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 In the year 2020

3 April 2020

  Pungi stakes.

Went for a constitutional walk this evening, the first time I have been away from the house in three weeks. It sure is eerie with cars in all the drives but no one to be seen and its so quiet. I did see this though:

  Pungi stakes.

Which reminded me of being in ♉   Stoupa last year at 'the restaurant at the end of the universe' but you will have to scroll well down to see what I am on about. I was at university for most of the 60s during the Viet Nam war so not all of you may know what I mean by pungi stakes,♉ don't follow the link if you don't want to know, and you probably don't.

Oh and BTW I have just discovered a major problem with the homepage at cribbitDOTnet ... I can't tell the difference between ♉   cuttlefish stifado and ♉   logs to burn but I know which I would rather eat.
Even more logs
Cuttlefish stefado.

1 April 2020
More frogspawn.

Pleased to see another blob of frogspawn this morning. It is much smaller than all the other bits so I nearly missed it.

  A new smaller bit.

31 March 2020
♉   Logs to burn.

So that is all the processable wood processed. What ever am I going to do for the next two weeks of lock down?

Years ago I stayed with friend Pam's family who had a farm. At the time her dad, the original famer, was still living in the family home though his son was now running the farm. One morning dad asked me if I could give him a hand with the chores his son had given him for the week. Of course I was happy to oblige and the old man and I spent a happy morning doing what ever it was. After lunch Pam came to me and said 'Now you've finished off all the chores my poor brother will have to come up with a new set for dad to do, keeping dad busy is the hardest part of running the farm.'

  Newly split logs into the store


  A good clear out of the junk wood pile

29 March 2020
♉   Logs to burn.

  Last years stock pile ready for the saw

This morning I moved all the wood from the side of the workshop onto the lawn and got to work with the chainsaw. The dry old logs made for hard cutting without the usual sap to lubricate the chain. Needed rather frequent tops up with fuel which was beginning to worry me as there would have been no way for me to go out and get more. I was also a bit leary of the fuel anyway as it was last year's and I know that it does not age well.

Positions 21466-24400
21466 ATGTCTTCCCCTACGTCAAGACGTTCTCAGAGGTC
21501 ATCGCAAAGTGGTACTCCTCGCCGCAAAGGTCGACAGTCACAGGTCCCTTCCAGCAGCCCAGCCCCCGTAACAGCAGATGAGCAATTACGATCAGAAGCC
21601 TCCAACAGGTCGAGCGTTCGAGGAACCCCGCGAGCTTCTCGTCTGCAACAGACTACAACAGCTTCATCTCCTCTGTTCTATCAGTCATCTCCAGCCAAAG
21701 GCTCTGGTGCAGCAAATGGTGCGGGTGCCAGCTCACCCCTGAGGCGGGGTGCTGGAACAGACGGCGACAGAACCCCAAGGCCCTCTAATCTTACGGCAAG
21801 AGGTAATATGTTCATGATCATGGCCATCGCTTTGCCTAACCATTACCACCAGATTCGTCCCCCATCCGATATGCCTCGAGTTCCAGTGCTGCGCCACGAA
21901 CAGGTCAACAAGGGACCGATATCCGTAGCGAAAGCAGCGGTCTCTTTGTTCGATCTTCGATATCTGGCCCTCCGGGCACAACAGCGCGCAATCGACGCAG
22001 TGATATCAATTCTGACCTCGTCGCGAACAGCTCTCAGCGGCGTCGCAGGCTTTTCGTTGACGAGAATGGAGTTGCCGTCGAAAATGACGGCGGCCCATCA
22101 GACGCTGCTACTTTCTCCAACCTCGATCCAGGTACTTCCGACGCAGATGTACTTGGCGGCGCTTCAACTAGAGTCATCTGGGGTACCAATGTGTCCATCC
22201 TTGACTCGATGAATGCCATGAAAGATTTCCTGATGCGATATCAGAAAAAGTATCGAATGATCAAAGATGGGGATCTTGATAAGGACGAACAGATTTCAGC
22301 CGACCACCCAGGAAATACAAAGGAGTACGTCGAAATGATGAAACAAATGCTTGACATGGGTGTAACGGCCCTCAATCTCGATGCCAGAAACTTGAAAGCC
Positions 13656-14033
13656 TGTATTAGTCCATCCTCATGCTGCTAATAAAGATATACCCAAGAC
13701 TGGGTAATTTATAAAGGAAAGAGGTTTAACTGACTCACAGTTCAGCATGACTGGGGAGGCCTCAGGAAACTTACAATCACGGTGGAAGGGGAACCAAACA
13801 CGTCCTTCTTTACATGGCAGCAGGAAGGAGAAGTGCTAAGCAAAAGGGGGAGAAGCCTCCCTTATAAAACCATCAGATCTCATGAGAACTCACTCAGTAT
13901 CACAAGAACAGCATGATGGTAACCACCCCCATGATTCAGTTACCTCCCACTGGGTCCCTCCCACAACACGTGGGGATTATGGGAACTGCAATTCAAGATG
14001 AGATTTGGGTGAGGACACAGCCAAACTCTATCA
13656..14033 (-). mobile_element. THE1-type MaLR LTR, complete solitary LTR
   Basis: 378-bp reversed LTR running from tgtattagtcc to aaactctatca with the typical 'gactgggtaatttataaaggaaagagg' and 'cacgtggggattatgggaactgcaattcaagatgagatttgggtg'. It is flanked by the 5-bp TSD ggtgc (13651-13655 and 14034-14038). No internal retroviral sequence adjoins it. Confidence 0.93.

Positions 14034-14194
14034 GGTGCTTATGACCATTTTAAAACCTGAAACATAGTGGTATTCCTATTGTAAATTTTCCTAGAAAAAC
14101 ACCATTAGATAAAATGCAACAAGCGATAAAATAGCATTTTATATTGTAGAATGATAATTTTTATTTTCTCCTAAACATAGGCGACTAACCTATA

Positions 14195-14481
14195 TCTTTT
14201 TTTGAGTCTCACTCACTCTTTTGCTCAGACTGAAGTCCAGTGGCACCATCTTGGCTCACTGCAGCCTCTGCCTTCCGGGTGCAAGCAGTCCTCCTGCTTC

Some of these logs came from part of a cherry tree that came down last year. When I got to them I found that the centre was completely rotten so no use for turning. This put me in mind of an escapade I had with my Uncle Roy years ago when I was about 35.

It was at the start of the Dutch elm disease infection and one of the magnificent elms in Roy's churchyard had succumbed and the parish council wanted to get it cut down and removed. So Roy volunteered us, knowing that I would be bound to be up for a very large quantity logs.

We fixed a date and duly arrived with chainsaw, trailer and winch. I'd been getting just a bit cocky about tree felling as the last couple I had 'dropped' exactly where I said they would drop so I was pretty sure that I could do the same for this one. Threw a rope into the heavens and connected it to the winch and hauled away pulling the tree in the direction I intended it to go.

Then I cut a small notch in the planned direction of fall, a shallow horizontal cut and then a sloping downward cut to give the trunk space as it comes down. The next cut is from the other side of the tree and this is a much longer and steeper cut heading towards the first cut but leaving the solid part of the trunk to act as a hinge and control the direction of fall.